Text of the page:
N.J. woman’s family says state erred in calling her death a suicide

Tiffany Valiante's family is challenging state officials who ruled the 18-year-old's July 2015 death a suicide. (Photo provided)

Tiffany Valiante's family is challenging state officials who ruled the 18-year-old's July 2015 death a suicide. (Photo provided)

The family of a Mays Landing woman has filed a lawsuit against the state of New Jersey, claiming that a state medical examiner erred in calling the 18-year-old’s death last summer a suicide.

Tiffany Valiante died in July of 2015 after being struck by an NJ Transit in Galloway Township, just miles from her family’s home.

“We’re not looking for money. We just want to change the death certificate from suicide to undetermined or accidental,” said Paul D’Amato, the family’s attorney. “The family is committed not to let this death certificate that says suicide be the last chapter of their daughter Tiffany’s life.”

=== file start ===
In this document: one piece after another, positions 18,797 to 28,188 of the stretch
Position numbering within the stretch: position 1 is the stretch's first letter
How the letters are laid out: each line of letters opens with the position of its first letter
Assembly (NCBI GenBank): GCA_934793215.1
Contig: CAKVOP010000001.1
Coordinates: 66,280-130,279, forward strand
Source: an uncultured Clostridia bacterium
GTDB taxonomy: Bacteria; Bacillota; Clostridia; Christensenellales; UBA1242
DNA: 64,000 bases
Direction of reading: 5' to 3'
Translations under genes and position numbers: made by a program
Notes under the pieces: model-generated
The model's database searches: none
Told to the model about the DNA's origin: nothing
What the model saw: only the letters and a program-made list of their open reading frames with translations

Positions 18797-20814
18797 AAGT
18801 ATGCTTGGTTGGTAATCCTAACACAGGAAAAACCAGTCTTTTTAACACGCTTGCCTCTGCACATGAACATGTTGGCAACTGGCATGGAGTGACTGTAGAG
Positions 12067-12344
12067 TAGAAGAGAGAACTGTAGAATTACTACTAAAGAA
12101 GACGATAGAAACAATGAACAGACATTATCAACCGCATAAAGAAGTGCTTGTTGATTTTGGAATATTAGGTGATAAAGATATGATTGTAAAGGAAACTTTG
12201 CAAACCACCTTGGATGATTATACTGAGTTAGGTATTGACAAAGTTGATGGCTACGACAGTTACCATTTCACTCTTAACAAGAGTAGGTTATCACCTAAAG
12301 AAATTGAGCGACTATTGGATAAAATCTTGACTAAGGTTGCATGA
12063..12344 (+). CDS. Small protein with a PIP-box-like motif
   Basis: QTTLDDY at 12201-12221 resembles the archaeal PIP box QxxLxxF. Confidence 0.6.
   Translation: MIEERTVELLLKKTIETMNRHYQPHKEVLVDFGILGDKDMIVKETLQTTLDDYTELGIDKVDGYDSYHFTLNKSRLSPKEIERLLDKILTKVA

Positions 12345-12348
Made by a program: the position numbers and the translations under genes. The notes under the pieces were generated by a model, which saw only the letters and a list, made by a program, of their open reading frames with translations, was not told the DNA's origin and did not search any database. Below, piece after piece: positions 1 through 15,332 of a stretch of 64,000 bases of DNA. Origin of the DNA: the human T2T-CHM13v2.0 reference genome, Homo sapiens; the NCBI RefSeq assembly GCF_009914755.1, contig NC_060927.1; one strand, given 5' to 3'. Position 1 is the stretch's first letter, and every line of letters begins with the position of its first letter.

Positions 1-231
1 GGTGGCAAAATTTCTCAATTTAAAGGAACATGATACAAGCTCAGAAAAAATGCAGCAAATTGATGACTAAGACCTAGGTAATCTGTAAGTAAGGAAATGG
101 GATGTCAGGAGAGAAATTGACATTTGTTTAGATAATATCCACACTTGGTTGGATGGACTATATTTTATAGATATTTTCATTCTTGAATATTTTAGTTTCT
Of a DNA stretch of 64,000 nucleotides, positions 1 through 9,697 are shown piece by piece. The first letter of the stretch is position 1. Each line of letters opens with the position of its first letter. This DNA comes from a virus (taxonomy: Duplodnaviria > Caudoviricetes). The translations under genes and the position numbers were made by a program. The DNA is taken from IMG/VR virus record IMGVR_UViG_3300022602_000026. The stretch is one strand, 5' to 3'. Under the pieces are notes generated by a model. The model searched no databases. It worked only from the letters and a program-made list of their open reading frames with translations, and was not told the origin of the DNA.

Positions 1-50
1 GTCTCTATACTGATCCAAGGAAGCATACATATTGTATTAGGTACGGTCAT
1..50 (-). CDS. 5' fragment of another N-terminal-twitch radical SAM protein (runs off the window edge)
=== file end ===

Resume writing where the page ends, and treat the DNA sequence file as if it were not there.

Friends and family of the college-bound volleyball star thought from the beginning that Valiante would never have killed herself, according to D’Amato, but state investigators ignored their claims.

D’Amato said investigations by NJ Transit and the state medical examiner were not comprehensive and even failed to include a “psychological autopsy” to determine whether Valiante was suicidal before her death.

“You look at the nurse’s file from the school. You check with local hospitals to see if she had been treated for addiction issues with drugs, alcohol — or if she had a depression problem. You talk to the family. You talk to the friends,” said D’Amato. “None of this was done.”

The Oakcrest High School graduate had been preparing to study criminal justice at Mercy College when she died.

The state attorney general’s office, which oversees the state medical examiner’s office, declined to comment.

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